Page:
It's been two years since the Hulk has surfaced, and Dr David Bruce Banner is on the verge of curing himself of the Hulk. A device he helped create, the Gamma Transponder, will rid him of ...
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The finale of the television series about Dr. David Banner, a scientist who transforms into a mighty, larger-than-life creature called the Hulk when he gets angry. Desperately attempting to... See full summary »
After Col. Steve Austin fails to retrieve the contents of a safe owned by arms dealer Arlen Findletter, he takes up an friendly offer of a holiday in the Bahamas. There he runs into Soviet ... See full summary »
A teamup of some of DC Comics' greatest superheroes together, for 2 specials: a race to stop the united supervillains' plot to destroy the earth, then later a roast in tribute to all of the heroes hosted by Ed McMahon.
A criminal organization known as OSO specializes in kidnapping high ranking U.S. representatives. Although Steve Austin has already thwarted one of their kidnappings, he is unable to stop ... See full summary »
The Good Ole Boys return to try to save Hazzard Swamp and Uncle Jesse's farm from being destroyed by a crooked developer's (Mama Josephine Max) plans to build a theme park. To do so, they ... See full summary »
It's been two years since the Hulk has surfaced, and Dr David Bruce Banner is on the verge of curing himself of the Hulk. A device he helped create, the Gamma Transponder, will rid him of his own Gamma radiation, among other uses. Enter Don Blake, a former colleague of Banner's, who is now in possession of a mystic hammer which can summon Thor, an ancient Viking warrior. When the Gamma Transponder is nearly stolen and Banner's girlfriend is kidnapped, Banner must abandon the hope of being cured and rely on the Hulk and Thor to save the day. Written by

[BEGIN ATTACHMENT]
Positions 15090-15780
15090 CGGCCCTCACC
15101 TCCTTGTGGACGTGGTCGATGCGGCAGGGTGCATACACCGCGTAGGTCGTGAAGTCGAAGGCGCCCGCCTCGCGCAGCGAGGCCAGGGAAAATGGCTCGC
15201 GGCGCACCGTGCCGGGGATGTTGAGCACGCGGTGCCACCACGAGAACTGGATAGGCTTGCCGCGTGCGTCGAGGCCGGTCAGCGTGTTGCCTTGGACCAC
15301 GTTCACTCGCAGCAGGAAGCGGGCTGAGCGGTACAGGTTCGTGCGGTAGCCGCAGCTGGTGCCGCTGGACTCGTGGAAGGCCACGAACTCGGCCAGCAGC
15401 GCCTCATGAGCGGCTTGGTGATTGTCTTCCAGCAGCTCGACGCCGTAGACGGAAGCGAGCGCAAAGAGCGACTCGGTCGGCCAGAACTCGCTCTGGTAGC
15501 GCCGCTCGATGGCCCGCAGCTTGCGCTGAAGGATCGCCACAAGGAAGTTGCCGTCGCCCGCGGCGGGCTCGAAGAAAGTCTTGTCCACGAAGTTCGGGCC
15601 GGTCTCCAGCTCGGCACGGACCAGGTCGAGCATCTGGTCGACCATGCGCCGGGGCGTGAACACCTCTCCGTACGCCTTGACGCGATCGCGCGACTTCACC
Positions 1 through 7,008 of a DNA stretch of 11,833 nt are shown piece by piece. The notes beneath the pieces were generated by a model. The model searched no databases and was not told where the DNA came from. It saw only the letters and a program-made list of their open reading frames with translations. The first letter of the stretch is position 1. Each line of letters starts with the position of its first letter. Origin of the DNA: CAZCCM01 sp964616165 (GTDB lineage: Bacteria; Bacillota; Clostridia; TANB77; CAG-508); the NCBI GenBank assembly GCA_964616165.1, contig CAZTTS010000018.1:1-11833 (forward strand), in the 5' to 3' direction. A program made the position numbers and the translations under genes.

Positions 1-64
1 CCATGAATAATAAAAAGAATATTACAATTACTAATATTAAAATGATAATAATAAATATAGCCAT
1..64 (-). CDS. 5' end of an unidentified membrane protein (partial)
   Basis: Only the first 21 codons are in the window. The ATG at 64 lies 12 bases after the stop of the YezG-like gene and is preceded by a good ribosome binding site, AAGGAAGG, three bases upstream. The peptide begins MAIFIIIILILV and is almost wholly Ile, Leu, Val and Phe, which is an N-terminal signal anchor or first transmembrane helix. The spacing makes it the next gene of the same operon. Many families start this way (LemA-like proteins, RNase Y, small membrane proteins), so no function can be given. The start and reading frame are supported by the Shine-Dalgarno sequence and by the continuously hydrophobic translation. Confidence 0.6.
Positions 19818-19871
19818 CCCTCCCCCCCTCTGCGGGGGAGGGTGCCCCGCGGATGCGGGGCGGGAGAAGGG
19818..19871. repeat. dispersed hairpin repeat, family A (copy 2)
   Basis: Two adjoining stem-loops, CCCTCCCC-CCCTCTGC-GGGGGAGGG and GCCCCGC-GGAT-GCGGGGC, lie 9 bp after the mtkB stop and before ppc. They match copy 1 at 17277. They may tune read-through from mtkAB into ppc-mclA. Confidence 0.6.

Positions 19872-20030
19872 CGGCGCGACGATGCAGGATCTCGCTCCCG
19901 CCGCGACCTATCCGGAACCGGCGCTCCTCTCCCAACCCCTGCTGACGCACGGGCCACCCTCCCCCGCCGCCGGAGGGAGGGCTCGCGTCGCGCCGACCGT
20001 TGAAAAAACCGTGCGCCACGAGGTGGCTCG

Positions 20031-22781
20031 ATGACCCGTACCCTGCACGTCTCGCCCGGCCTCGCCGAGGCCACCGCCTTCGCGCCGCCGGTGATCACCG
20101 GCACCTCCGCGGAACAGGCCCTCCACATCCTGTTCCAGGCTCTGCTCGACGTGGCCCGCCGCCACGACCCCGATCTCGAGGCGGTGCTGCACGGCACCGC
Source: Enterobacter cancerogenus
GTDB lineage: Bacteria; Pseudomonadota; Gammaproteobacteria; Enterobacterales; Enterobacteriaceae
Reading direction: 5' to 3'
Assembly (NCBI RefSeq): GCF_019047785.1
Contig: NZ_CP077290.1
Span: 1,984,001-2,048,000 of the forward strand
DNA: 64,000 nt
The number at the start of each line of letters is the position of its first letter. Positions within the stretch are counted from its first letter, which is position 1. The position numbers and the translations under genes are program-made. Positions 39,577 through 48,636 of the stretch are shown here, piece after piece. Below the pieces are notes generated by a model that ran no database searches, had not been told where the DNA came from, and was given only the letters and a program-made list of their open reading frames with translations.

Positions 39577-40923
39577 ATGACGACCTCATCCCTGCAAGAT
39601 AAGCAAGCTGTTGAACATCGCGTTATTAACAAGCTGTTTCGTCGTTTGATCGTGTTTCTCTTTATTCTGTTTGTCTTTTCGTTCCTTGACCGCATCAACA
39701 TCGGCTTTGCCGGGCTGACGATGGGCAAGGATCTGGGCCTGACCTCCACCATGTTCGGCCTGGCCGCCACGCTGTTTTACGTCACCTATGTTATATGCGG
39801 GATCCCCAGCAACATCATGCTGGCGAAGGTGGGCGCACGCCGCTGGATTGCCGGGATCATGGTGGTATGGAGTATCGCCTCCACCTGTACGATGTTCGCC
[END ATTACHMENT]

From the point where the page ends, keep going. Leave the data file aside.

Chris Holland <email@example.com>
Jack McGee's editor refers to Thor as "Ragnar the Viking" towards the end of the film. Thor is played by Eric Allan Kramer, who would go on to play a pirate named Ragnar in the 2014 movie Atlas Shrugged: Who is John Galt? See more »
When the thugs attack Banner at the lab right before the 2nd hulk out Mike screams at Roy the Banner grabs Mike's arm causing him to shoot one of his thugs in the chest but within a few seconds you see the thug who was shot uninjured. See more »
[Donald Blake walks to David Banner after Zack Lambert walks away]
Third degree, huh?
Doctor David Banner:
Oh, it doesn't matter in a few days.
And you'll step back in front of the
Doctor David Banner:
*Life* ray for me, I hope.
[David starts to walk off and Blake walks alongside him]
I hope so too, David. I really do. At the same time, I feel kind of jealous, like, uh, like a lepur, who finds another lepur to be pals with and then his pal goes and gets cured!
Doctor David Banner:
Well, using your analogy and sticking with it, you're ...
[...] See more »
Marvel Comics loves to team its superheroes up far more than DC ever does. In the comics, this means frequent crossovers, enough to make you wonder whose book you're reading. On TV, it means guest heroes who don't have their own shows.
This often happens in the cartoons, but this TV movie -- the first of the post-cancellation Hulk specials -- was actually the first time Marvel tried it in live action. And it was only the second team-up of ANY live-action superheroes. (The first was Green Hornet guesting on the 1960s Batman show, an episode viewed more often than the actual Green Hornet series!)
I liked the Hulk series, even though his powers were limited for a TV budget. Bill Bixby's acting as Banner compensated for any change to the hero's motif. But he still was a gamma-charged powerhouse whose appearance was triggered by rage. Thor didn't survive as well with the Hulk's writers. He's not a Norse god here, just a revived Viking warrior. Donald Blake doesn't become Thor, he summons him from the hammer like a genie, with lightning instead of smoke. And Thor doesn't even get to fly. Or wear a red cape. And the acting doesn't compensate for these changes.
Apparently the writers were envisioning Thor as a "buddy" series spinoff. If Hulk was "The Fugitive," then maybe Thor would have been "Route 66"? I think the writers should have spent more time with comic book themes than with 1950s TV shows.
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